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As a ghostwriter, I provide the dedicated time, attention and skills your writing project deserves. I am discreet, trustworthy and treat each story with great respect. We will work closely together to turn your idea into a professional manuscript ready for publication.
Pricing is dependent on how much you've already written (if any), time frame, and desired length of book. I've done some work (drafting book outline and story lines, as well as editing) on a project cost basis at $100 per hour. Most writing, though, is priced between $0.50 to $0.80 per word.
"It was a pleasure working with Sara to write a book about my experiences as a nanny for the Kardashians. She was so easy to work with, and did a great job of telling my story. She's a wonderful writer, but more importantly, made the process easy for me. I highly recommend you consider Sara if you are looking for a ghost writer for your book."
- Pam Behan
"Sara just has a way with words. I love her writing style. She has a crazy ability to get inside my head and know how I'd respond or what I'd say or think in a given situation. I couldn't think of a better person to work with to write your book."
- George L.
My room in the small hostel in Florence overlooking the square has a real bed. Quite a change from the creaky cots with two inch pads I've slept in throughout my trip. It is divine, with crisp white linens and a cozy knitted turquoise blanket. I have the room to myself. No bunk beds; no roommates. I keep the shutters open slightly, enjoying the delicious breeze, feeling a sense of being at home in the world. It will be nice to sleep in a real bed. I’ve gotten so tired of twisting and turning in a sleeping bag on a hard mattress with springs popping out. Not much better than tree roots poking me all night when I tent camp.
After sitting in the moonlight by the open window for hours, journaling, crying, talking to my Mom, my Dad, and God, I finally crawl into the cozy bed. I fall into a deep sleep and awaken late, barely making it down to the lobby in time for the breakfast of pastries and fruit that is available until ten.
I head off to spend the day at the Boboli Gardens, a huge 16th century garden surrounding the beautiful Pitti Palace. The gardens are so peaceful, with acres of intricately sculpted shrubs, large wide lawns, centuries-old statues, and expansive views of the city of Florence below. I wander for hours around the estate, stopping in various spots to enjoy the sun, nap in the shade, journal, and eat my lunch. As I walk down a long, wide graveled road, bordered on either side by closely planted rows of tall Italian Cypress trees, I can almost imagine a horse-drawn chariot with Roman soldiers coming towards me.
My first official day of work as nanny to the Kardashian kids is April 21, 1991 — the wedding day of Bruce and Kris. The outdoor wedding is held at a beautiful mansion in Bel Air (a very wealthy area of Los Angeles, even more exclusive than neighboring Beverly Hills). I am mesmerized by the beautiful people and extravagance. For a small town girl from Minnesota, the event and setting seem like a royal wedding. Every detail — from the flowers to the dresses to the table settings — is picture perfect.
The ceremony and reception are held outside in the expansive backyard that is meticulously landscaped. White and pink flowers are everywhere, and the fragrance in the air is heavenly. White chairs line the lawn in perfect rows on one side for the ceremony, while the other half of the yard holds tables that seem too beautiful to touch. They are works of art with crisp white linens, white china, exquisite crystal, and lovely centerpieces with aromatic white and pink blooms.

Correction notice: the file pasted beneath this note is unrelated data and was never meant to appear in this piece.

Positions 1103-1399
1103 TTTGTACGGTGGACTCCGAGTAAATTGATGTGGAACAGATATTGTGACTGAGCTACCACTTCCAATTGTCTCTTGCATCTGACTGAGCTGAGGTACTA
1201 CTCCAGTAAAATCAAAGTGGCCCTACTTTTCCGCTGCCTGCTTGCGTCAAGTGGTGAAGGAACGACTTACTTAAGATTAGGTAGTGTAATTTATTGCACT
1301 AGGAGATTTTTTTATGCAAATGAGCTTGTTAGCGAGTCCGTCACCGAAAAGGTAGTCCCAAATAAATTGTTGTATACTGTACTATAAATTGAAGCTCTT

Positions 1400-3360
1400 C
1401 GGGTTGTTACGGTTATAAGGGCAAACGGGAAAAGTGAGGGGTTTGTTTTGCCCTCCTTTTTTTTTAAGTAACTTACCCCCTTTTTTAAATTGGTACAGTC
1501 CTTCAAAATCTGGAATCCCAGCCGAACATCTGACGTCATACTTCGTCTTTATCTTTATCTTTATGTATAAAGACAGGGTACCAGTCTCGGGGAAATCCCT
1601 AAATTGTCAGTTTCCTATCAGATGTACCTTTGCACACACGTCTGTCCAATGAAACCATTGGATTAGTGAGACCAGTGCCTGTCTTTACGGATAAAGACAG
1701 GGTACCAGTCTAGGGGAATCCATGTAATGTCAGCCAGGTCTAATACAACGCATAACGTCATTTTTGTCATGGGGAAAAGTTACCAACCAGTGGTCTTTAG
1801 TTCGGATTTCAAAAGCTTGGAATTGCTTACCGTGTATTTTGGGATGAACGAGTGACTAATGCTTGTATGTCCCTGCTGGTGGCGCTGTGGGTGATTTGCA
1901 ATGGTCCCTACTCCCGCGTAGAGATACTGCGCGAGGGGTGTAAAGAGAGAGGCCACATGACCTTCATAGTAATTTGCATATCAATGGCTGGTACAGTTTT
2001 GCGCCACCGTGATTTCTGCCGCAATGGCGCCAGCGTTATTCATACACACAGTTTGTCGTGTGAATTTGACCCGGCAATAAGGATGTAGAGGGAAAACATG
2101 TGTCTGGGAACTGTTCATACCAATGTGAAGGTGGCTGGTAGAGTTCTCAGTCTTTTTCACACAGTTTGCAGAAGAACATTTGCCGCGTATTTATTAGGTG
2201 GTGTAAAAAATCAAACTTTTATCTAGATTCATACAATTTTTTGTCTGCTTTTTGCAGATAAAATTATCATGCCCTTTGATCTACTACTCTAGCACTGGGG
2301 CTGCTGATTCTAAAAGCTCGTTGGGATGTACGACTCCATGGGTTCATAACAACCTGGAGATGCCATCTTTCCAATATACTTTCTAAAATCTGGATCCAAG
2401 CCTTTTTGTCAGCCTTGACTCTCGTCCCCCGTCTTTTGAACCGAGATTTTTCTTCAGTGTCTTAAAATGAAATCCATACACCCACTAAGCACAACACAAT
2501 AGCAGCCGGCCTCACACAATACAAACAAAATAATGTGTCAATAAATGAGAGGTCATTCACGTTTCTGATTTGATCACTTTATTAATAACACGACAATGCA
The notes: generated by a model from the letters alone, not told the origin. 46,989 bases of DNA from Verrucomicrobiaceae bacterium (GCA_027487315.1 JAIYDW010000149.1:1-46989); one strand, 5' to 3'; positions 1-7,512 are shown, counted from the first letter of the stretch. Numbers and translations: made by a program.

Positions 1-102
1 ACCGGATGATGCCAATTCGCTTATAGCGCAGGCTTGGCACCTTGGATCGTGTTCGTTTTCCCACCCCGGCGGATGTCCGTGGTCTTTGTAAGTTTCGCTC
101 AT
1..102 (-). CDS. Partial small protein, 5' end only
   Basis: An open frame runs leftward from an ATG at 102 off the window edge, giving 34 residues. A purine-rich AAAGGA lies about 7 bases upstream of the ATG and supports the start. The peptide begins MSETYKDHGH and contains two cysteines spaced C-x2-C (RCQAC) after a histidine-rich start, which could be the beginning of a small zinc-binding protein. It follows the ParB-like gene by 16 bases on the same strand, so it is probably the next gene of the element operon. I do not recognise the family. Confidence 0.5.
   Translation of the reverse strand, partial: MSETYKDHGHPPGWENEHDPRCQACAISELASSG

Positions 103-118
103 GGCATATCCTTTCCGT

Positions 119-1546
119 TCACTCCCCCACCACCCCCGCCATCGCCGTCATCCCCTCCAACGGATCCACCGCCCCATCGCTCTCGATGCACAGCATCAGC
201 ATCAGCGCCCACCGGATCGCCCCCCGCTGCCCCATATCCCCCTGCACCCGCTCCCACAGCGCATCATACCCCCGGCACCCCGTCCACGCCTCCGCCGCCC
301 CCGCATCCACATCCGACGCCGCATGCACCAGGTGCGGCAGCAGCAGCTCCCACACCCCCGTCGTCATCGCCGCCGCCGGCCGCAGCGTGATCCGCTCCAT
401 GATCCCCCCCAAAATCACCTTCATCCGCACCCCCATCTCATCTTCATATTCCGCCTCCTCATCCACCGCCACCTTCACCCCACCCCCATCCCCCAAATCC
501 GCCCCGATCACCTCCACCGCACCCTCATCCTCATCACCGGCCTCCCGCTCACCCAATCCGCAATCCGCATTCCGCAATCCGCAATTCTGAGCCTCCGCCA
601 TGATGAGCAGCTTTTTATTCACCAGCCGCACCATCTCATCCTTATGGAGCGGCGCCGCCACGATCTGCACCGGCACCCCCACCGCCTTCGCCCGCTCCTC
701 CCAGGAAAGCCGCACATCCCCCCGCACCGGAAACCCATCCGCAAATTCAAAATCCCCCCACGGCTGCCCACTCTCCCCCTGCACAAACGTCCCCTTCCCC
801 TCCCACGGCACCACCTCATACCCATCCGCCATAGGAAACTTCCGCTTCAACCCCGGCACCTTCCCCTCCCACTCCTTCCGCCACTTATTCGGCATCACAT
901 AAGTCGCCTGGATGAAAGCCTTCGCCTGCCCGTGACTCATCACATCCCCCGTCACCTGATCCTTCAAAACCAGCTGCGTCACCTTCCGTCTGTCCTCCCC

The event is quite a contrast to the weddings I’ve attended back in the Midwest. Most wedding receptions were held in the basement of a church or at the local American Legion (every town has one), with sandwiches, a few salads, and wedding cake served buffet style. Occasionally, someone would really go all out and hold the reception at a hotel in a neighboring town with a formal sit-down dinner. But that was a rarity. I had never been to a wedding like this before.
Sinking to my knees, the tears continue to fall as I contemplate my options. Life. Or death. Ending my suffering will bring deep pain to others. There is no win-win here. Round and round my thoughts swirl, dark and gray, an endless abyss of torment, finding no acceptable solution. No way out of this misery.
The clang and scrape from a metal food tray being slipped under my cell door wake me abruptly from my dark stupor. I realize I’ve fallen asleep in a heap on the floor.
Food is the last thing on my mind, but I slowly get up off the cold concrete, my joints achy and stiff from sleeping in such an awkward position. I walk over to pick up my tray. I know if I don’t accept it, the guards will enter my cell to check on me. I don’t need the harassment, especially right now. Being in isolation is torture enough, but they still find ways to mess with prisoners at any opportunity that presents itself. I can’t give them a reason.
I guess it’s a good thing I fell asleep. The moment of seemingly unsurvivable despair has passed. I eat slowly, chewing each bite longer than necessary, clinging to a small shred of hope, thanking God for the love I have in my life. Love that sustains me and gives me reason to live. I realize I don’t want to take my life. I can’t go through with it. Despite how depressed I am and hopeless this seems, the truth is I do have much to live for. I offer a short prayer to God for reminding me, despite my current situation, I am deeply loved - by him and by many other people.